Sound Server: ALSA v: k5.6.15-1-MANJARO 
Network:   Device-1: Intel Wi-Fi 6 AX200 driver: iwlwifi v: kernel bus ID: 04:00.0 chip ID: 8086:2723 
           IF: wlp4s0 state: down mac: 3a:f7:da:e9:9e:04 
           Device-2: Realtek RTL8111/8168/8411 PCI Express Gigabit Ethernet vendor: Micro-Star MSI driver: r8169 v: kernel 
           port: f000 bus ID: 05:00.0 chip ID: 10ec:8168 
           IF: enp5s0 state: up speed: 1000 Mbps duplex: full mac: 00:d8:61:e7:a9:d6 
Drives:    Local Storage: total: 476.94 GiB used: 7.90 GiB (1.7%) 
           ID-1: /dev/nvme0n1 model: SSSTC CL1-8D512 size: 476.94 GiB block size: physical: 512 B logical: 512 B 
           speed: 31.6 Gb/s lanes: 4 serial: 00201510079Q rev: 1.01 scheme: GPT 
Partition: ID-1: / raw size: 460.02 GiB size: 451.80 GiB (98.21%) used: 7.90 GiB (1.7%) fs: ext4 block size: 4096 B 
           dev: /dev/nvme0n1p2 
           ID-2: swap-1 size: 16.62 GiB used: 0 KiB (0.0%) fs: swap swappiness: 60 (default) cache pressure: 100 (default) 
           dev: /dev/nvme0n1p3 
Sensors:   System Temperatures: cpu: 42.0 C mobo: N/A 
           Fan Speeds (RPM): N/A 
           GPU: device: amdgpu temp: 39 C device: amdgpu temp: 44 C fan: 65535 
Info:      Processes: 321 Uptime: 5m Memory: 15.11 GiB used: 1.29 GiB (8.6%) Init: systemd v: 245 Compilers: gcc: 10.1.0 
           Shell: bash (sudo) v: 5.0.17 running in: yakuake inxi: 3.0.37

You should update your kernel, the 5.6 is EOL ( end of live), and because of your hardware I would use the 5.8, it bring a lot of improvements for ryzen4000

I have posted the information you were requesting and I have modified the /etc/default/grub file and for the moment the behaviour of the laptop seems more stable. Eventhough I will try it for a bit more just to mark it is solved.

Regarding your suggestions and that one of stephane of changing the kernel, what advantage would it give? Could I just wait until a more stable version is released?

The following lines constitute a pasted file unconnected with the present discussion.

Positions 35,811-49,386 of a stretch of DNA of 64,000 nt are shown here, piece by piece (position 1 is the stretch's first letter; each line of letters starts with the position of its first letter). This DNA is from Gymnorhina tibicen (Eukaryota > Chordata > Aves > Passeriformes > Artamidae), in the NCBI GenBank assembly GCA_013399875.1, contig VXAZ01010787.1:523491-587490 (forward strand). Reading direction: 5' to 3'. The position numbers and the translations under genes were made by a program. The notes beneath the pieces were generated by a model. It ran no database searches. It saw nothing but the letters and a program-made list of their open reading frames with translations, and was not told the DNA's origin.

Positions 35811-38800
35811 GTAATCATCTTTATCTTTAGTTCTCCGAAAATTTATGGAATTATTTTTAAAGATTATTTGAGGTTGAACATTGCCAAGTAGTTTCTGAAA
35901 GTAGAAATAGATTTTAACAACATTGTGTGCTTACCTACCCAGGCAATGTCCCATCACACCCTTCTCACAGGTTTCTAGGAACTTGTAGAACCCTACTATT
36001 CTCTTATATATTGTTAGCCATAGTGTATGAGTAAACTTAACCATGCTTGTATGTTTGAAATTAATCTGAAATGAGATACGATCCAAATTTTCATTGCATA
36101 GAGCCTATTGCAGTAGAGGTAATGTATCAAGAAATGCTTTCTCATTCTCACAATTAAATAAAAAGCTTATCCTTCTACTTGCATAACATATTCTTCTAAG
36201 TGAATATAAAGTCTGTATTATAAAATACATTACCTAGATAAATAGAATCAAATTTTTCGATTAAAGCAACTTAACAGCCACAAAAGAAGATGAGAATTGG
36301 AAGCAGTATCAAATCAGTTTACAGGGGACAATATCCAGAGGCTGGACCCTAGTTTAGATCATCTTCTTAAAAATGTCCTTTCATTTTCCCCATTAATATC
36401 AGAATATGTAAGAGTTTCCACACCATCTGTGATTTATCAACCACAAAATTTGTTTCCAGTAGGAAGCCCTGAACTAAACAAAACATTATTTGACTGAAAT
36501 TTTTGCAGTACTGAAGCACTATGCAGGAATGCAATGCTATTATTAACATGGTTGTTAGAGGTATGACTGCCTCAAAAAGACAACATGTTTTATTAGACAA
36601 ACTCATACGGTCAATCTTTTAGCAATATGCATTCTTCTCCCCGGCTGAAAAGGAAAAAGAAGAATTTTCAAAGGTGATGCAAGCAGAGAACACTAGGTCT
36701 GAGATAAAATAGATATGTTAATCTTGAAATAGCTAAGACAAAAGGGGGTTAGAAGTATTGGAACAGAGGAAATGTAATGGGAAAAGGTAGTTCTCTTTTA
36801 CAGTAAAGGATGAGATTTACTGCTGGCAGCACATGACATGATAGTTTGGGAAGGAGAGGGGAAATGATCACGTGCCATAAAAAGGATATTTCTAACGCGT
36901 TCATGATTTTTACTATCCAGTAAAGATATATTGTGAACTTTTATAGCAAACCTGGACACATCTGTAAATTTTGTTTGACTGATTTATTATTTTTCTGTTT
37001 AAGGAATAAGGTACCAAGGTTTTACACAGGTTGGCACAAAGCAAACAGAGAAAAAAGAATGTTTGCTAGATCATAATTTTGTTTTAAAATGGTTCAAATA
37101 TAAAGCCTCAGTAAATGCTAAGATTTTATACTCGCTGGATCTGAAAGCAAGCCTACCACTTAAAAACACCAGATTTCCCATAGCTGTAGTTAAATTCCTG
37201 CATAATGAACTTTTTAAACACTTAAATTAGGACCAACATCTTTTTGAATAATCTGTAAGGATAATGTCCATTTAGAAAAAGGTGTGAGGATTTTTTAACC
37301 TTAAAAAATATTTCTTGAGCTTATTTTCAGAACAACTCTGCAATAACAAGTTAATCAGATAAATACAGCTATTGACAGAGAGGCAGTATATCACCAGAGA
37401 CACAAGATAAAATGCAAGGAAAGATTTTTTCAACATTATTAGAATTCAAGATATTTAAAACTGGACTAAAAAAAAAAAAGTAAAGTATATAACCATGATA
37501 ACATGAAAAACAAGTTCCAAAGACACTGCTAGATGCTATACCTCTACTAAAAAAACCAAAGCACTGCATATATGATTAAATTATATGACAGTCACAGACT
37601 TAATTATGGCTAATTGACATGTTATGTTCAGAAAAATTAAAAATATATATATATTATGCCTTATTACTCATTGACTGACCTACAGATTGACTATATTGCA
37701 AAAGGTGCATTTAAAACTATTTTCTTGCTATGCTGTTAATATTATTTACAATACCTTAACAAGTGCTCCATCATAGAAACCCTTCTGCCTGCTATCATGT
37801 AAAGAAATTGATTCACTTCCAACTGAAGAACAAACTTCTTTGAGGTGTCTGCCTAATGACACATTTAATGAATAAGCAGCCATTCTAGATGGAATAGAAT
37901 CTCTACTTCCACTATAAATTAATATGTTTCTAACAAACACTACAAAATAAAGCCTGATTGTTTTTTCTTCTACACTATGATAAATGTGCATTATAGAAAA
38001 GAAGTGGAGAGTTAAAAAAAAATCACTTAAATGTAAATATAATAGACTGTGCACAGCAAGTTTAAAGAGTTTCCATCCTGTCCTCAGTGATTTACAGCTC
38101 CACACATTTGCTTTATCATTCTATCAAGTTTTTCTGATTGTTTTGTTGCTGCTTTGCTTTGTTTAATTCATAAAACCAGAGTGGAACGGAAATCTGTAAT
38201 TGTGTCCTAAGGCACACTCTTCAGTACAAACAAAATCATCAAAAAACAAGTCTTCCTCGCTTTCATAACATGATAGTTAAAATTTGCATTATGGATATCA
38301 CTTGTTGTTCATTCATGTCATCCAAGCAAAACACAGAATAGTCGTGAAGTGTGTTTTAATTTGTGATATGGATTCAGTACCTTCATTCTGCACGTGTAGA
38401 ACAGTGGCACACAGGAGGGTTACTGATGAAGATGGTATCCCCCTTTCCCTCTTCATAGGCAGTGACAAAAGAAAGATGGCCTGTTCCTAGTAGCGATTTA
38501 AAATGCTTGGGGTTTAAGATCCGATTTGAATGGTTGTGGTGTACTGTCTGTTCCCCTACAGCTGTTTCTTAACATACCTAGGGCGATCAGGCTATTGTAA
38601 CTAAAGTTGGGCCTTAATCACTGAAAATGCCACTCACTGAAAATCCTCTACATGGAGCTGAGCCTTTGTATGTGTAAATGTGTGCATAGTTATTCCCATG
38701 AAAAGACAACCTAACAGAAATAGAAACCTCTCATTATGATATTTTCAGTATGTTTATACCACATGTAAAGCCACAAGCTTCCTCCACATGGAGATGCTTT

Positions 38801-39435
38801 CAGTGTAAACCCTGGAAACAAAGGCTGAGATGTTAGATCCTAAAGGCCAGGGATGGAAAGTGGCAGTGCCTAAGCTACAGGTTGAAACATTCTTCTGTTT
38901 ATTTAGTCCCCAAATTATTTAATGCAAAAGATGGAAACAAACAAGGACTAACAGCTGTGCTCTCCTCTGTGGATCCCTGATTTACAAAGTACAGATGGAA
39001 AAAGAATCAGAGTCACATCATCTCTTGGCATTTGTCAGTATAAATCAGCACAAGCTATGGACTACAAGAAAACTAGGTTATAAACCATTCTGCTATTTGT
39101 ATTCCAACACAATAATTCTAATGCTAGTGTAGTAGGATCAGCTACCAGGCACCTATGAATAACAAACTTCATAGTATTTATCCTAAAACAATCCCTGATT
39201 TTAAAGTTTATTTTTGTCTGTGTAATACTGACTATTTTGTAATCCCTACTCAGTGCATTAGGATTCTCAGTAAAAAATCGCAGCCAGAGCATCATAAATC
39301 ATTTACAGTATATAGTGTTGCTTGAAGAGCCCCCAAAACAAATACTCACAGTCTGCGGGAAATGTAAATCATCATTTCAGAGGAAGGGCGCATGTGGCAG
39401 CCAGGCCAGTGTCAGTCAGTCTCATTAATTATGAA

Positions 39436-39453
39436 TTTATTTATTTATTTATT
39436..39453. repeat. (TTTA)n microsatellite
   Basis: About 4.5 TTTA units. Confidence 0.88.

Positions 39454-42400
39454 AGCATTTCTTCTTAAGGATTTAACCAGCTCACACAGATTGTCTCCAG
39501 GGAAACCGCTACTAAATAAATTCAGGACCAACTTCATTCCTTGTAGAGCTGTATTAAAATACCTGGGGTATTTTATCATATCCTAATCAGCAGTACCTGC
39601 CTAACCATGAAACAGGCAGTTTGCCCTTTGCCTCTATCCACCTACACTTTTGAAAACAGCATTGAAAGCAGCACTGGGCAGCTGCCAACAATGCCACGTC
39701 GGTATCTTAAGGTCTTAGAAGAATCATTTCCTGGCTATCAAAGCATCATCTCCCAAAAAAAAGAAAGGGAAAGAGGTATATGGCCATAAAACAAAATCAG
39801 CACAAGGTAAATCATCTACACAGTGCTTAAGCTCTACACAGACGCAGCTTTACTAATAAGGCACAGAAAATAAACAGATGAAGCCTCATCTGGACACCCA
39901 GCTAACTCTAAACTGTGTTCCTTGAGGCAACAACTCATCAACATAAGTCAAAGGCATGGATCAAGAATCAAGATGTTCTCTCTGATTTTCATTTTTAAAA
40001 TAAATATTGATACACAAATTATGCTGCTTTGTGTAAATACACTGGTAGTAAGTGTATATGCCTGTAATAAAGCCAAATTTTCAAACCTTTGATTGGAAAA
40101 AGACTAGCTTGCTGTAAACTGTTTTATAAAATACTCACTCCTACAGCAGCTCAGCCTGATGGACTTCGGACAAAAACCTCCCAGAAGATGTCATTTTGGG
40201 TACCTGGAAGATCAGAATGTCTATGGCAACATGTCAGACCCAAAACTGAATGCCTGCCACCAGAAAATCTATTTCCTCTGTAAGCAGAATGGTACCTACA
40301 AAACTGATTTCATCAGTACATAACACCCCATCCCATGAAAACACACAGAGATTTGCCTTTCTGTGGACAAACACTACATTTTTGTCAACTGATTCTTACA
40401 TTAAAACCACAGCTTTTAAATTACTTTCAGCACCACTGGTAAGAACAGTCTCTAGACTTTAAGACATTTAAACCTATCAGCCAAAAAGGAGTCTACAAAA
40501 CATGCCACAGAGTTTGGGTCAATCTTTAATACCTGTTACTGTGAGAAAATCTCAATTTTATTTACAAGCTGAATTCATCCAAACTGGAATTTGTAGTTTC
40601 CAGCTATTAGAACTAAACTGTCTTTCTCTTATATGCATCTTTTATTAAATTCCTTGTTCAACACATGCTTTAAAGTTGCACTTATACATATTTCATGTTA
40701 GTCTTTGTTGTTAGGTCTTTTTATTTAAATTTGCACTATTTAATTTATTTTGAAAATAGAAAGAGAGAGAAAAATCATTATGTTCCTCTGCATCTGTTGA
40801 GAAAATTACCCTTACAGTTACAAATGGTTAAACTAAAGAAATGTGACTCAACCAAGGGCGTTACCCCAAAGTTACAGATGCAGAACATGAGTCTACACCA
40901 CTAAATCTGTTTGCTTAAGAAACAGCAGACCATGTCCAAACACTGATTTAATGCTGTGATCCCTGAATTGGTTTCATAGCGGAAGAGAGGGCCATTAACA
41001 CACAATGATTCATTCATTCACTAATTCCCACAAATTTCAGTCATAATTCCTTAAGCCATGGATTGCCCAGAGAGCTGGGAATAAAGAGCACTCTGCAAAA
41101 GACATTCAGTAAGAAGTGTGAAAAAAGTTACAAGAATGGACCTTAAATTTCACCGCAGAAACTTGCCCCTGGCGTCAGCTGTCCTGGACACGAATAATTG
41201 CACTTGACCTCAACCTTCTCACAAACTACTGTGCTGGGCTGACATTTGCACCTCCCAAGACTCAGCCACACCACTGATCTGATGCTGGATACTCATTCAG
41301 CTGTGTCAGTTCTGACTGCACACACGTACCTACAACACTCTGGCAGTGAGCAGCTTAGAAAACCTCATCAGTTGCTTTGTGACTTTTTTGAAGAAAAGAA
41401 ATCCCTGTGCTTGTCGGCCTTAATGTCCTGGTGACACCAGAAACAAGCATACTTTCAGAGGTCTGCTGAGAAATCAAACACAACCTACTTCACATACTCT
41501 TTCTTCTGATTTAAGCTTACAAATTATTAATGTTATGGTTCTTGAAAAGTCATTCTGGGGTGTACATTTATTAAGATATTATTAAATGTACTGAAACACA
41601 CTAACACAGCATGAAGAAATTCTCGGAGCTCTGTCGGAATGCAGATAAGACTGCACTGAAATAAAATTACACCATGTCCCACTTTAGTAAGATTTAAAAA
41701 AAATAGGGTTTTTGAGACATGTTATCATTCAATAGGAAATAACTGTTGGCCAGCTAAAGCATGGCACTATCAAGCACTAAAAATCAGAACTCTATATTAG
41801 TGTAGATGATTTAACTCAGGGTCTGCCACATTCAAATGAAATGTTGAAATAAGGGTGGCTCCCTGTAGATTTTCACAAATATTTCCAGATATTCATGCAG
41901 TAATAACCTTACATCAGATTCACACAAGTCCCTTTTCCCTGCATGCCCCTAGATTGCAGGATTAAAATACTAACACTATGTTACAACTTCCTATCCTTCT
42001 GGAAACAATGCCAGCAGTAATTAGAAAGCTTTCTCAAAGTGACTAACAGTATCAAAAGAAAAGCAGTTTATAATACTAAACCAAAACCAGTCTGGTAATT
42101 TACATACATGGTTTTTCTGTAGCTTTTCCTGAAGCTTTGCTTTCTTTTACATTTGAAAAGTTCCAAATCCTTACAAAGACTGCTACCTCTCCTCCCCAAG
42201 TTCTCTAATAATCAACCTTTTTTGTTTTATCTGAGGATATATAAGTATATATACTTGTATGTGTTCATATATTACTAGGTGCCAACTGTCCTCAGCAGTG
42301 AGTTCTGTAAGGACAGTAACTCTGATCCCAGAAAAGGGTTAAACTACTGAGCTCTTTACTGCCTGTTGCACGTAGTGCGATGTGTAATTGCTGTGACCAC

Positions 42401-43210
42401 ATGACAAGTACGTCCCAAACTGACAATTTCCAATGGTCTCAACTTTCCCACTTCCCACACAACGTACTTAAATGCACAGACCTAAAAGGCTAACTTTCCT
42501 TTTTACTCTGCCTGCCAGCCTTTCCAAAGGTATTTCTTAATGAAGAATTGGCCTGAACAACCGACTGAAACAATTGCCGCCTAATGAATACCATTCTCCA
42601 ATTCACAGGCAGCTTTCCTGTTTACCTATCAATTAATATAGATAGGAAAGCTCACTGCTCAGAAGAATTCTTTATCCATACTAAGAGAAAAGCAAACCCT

Also I would appreciate if you could point me to a manual or the documents where it is explained what is the effect of disabling the power management.

Thank you very much

Hi, thanks for the added info! Isn’t the 5.8 kernel a beta kernel? That might be a bit unstable for an average noob like me… That’s the main reason I am thinking twice for changing

The 5.8 is the latest stable one, I’m using it in 2 ryzen machines without problems

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Nope, 5.9 is the RC (sort of like) beta at the moment. 5.8 is the stable one. The good practice is to have at least two kernels installed. The latest LTS (currently 5.4) and latest stable one (currently 5.8), then use the latter.
Each new kernel version have more features and driver improvements, especially for AMD hardware, so it’s beneficial to have at least the latest stable kernel.

Kernels are not like other software and since years they are super stable (aside RC versions), so in most cases all works well. There is no reason to hold on to older kernel, unless you notice that it causes problems. But that’s the beauty of Manjaro, you can easily install, switch kernels and use the best one for you at the moment, so it’s easy to jump to the latest stable kernel.

In my 5-6 years of using Manjaro, I have never noticed any major issues with any of the kernels, so the problems are really rare. They do happen but for the minority, so there is really no reason to be scared to try out any kernel you want. You can always uninstall or switch to any available kernel.


Ok, so I tried kernel 5.8 (removing amdgpu.runpm=0 at GRUB_CMDLINE_LINUX= in /etc/default/grub) but the laptop became unstable again. So for the moment I am am using kernel 5.8 and put back the modified /etc/default/grub file which for the moment seems to be the solution. Once I test this configuration for some time I will let you know.

Sounds like you aren’t alone in this:

When the amdgpu kernel module is loaded, all resolutions are possible, both using the X fbdev driver and the X amdgpu driver. However, using graphics when the amdgpu module is loaded is very, very unstable. Usually in X, the system crashes within seconds. Yes, even when using the fbdev driver. I have reported this as a kernel bug (208149 – amdgpu makes system crash (even when using fbdev for X)).

I was not able to check if video out works with amdgpu, as the system just crashes too soon.

The fix they used was the same as what you did as well with the kernel parameter:

P.P.P.P.S.: Kernel 5.7.4 with amdgpu.runpm=0 works very well for me, thanks to oknozor for coming up with that configuration. X is now stable on both Vega iGPU and Navi dGPU. Without amdgpu.runpm=0 it crashes instantly on starting X. However, there still is a problem with resuming after suspend-to-disk.

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On the other side, it will consume power. Hope that helps :wink:

runpm (int)

Override for runtime power management control for dGPUs in PX/HG laptops. The amdgpu driver can dynamically power down the dGPU on PX/HG laptops when it is idle. The default is -1 (auto enable). Setting the value to 0 disables this functionality.

drm/amdgpu AMDgpu driver — The Linux Kernel documentation

After using it for a while, the system is stable so I mark it as the correct solution.
Thank you so much!!